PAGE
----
"What are you looking for?" is the first question you will be asked when people learn that you
are job hunting. People want to know what you want so they can help you find it.
When someone asks you what you are job looking for, you MUST answer with a job or two (three at the most).
Don't just blurt out a job title. Include some useful details to help people understand your job search target. Your answer can be whatever is appropriate for you, continuing your current career or changing to a new field.
Help People to Help You
Don't make people drag the job information out of you, because they might not make the effort and, then, you'll lose that opportunity to make a connection that could be THE connection you've been waiting for.
So, when someone is nice enough to ask what you are looking for, give them good solid clues about what you want, like -
waiter at a high-end restaurant in downtown Boston or near the waterfront,
administrative assistant to the manager of the branch ofice of a large bank or credit union in the northern suburbs,
Microsft .NET project manager in an IT consulting firm or software company anywhere in MetroWest,
CEO of an energy product distribution company in the Northeast,
or whatever you want and are qualified for...
Giving generic responses - like "I'll take anything!' "Problem solving!" or "Working with people!" - are not useful because they apply to almost everything, everywhere.
If you don't tell people specifically what you want, they will
be unable to effectively help you. You will be wasting your time, and everyone else's time, too, And the result is often a longer job search for you.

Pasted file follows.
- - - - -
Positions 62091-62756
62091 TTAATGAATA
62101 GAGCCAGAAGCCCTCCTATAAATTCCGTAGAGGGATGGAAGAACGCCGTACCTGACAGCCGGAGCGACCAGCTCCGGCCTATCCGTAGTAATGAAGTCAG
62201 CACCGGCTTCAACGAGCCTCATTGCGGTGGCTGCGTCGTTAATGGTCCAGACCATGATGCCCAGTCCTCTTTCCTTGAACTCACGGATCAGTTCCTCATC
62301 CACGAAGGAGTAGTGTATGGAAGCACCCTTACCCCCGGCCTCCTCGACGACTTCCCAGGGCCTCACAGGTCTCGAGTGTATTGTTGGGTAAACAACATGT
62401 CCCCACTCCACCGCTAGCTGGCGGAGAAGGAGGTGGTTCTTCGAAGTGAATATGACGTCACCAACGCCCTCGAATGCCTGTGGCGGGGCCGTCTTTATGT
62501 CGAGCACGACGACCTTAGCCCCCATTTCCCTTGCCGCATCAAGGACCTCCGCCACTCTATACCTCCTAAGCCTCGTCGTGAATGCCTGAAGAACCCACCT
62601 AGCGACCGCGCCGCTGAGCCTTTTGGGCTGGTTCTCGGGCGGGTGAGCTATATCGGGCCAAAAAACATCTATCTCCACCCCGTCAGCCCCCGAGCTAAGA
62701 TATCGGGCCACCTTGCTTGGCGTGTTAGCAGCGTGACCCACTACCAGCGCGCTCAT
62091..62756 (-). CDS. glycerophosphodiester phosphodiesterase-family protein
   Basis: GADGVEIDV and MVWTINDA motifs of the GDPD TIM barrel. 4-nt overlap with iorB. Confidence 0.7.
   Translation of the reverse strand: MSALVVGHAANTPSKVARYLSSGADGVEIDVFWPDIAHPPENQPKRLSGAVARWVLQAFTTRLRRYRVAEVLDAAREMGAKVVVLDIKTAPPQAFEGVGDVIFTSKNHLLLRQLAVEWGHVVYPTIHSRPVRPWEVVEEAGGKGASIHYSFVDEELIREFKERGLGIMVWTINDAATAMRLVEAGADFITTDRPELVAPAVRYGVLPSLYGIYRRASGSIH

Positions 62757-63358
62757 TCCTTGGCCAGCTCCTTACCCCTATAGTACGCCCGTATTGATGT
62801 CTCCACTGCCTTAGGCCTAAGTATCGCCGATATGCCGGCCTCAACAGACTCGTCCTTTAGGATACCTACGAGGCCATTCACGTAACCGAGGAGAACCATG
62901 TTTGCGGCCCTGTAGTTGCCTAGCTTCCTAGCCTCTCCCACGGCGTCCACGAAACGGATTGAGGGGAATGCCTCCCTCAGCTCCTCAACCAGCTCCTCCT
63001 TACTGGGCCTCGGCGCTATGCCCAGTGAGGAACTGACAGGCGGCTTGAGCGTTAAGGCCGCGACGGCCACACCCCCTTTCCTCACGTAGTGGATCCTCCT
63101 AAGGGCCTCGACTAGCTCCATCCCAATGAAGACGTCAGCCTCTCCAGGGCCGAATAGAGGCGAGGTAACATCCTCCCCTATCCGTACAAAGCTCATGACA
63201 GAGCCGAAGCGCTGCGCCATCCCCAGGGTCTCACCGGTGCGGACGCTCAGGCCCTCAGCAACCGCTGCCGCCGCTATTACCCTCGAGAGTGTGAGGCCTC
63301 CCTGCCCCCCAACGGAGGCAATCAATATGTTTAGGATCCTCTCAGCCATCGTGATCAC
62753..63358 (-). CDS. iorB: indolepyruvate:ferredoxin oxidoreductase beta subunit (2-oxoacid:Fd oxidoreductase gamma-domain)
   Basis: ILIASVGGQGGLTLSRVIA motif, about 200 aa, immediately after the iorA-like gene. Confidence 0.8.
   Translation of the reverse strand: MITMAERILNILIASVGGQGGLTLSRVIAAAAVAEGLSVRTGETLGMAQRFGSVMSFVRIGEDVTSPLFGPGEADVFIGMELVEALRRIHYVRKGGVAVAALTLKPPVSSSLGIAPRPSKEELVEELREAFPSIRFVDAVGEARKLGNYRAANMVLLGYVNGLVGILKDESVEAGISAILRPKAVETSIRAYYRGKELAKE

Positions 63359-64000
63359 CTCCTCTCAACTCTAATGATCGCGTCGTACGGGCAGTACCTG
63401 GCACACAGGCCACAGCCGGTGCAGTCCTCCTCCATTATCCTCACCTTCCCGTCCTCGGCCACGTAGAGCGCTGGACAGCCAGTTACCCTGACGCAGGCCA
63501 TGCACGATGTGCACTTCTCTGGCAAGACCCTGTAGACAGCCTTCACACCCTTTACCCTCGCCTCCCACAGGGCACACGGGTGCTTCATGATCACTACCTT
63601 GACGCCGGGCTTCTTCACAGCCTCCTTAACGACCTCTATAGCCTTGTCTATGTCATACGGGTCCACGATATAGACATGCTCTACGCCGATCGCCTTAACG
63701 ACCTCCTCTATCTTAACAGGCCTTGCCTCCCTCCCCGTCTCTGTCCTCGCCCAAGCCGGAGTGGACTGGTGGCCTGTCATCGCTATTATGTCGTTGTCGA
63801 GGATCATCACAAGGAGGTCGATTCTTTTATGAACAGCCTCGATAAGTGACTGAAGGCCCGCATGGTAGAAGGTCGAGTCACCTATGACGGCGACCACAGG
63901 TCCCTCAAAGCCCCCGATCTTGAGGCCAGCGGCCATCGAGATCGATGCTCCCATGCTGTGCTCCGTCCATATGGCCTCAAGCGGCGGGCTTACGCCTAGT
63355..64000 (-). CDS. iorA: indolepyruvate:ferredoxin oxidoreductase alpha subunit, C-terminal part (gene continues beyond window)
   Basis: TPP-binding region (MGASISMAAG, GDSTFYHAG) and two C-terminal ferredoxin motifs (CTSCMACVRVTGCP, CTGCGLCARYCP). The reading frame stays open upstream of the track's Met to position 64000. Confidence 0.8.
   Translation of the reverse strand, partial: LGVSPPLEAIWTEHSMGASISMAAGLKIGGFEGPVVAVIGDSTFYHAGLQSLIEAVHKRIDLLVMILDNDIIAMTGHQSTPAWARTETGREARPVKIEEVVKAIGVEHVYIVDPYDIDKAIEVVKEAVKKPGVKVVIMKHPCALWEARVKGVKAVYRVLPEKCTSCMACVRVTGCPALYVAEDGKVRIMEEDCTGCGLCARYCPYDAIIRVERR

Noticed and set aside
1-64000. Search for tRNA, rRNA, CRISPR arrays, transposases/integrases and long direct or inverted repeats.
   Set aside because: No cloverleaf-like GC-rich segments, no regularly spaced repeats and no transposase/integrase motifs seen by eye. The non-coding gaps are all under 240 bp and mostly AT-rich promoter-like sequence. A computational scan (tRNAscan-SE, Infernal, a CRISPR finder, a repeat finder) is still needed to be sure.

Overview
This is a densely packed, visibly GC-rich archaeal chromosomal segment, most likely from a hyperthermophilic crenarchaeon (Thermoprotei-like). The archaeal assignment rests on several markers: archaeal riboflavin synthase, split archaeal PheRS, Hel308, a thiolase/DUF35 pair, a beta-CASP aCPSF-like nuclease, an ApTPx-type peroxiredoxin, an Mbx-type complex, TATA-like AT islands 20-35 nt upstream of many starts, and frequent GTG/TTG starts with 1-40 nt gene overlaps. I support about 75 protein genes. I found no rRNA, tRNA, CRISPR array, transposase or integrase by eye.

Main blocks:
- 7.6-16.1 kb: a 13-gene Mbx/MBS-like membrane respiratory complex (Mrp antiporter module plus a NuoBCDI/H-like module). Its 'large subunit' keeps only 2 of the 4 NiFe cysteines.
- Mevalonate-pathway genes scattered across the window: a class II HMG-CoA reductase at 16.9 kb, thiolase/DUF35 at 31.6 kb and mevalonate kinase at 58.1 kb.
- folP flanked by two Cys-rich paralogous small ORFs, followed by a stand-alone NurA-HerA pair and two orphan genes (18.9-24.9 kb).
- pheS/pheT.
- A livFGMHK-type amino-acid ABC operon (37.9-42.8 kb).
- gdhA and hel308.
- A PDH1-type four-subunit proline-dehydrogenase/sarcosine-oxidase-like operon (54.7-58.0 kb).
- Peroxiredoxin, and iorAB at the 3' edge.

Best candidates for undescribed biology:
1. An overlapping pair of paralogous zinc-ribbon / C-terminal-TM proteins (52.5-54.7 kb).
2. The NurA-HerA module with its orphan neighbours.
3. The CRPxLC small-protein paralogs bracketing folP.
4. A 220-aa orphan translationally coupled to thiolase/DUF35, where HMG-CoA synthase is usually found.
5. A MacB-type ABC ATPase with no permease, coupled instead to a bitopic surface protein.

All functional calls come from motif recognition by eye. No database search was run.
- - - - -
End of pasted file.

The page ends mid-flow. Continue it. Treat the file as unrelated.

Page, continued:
MYTH: You are "being flexible" and "keeping ALL your options open" when you say you'll "take anything."
REALITY: No one will be able to help you because they won't know what you want. You'll waste time chasing every job lead that looks remotely interesting, so you won't be focused and neither will your resume or your networking.
You will be more successful, more quickly, when you know what you want, and you go after it consistently.
Not knowing - or not telling people - what you want to do is the NUMBER ONE MISTAKE job seekers make!
Focus your resume and online profiles
If you don't have target jobs, your resume becomes a simple work history, filled with phrases from your past job descriptions. That kind of resume gets largely ignored now because people have the technology for be more focused and to make the employer feel that the job applicant has a genuine interest in the employer.
You will be at a competitive disadvantage with a generic, one-size-fits-every-opportunit resume. When you are focused one or two jobs, you can customize your resume for each kind of job - emphasizing the skills, experience, and training you've had for that particular job. This shows your fit for the job, and it also shows your interest.
Need HELP figuring out what you want to do?
If you need
help figuring out the answer to the "what do you want"
question, the most frequently-used and -recommended book (for
good reason!) is What
Color Is Your Parachute, by Richard Bolles. If your local library has only one career guidance book, this book is probably the one.
and self-exploring exercises in this book should provide eye-opening
insights for you, and it is updated every year to keep it current.
Dick Bolles Web site, JobHuntersBible (the nickname frequently used for his book), supplements the material
in his book with material he personally selected - useful articles,
information, and other resources.
Taking career assessment tests may be helpful to you. Read the Career Assessments articles to learn more.
Professional career counselors
are also available:
------------------------------------------------------------------------------------- About the author...
Online job search expert Susan P. Joyce has been observing the online job search world and teaching online job search skills since 1995. Susan is a two-time layoff "graduate" who has worked in human resources at Harvard University and in a compensation consulting firm. In 1998, her company, NETability, Inc. purchased Job-Hunt.org, and Susan has been editor and publisher of Job-Hunt since then. Follow Susan on Twitter at @jobhuntorg and on Google+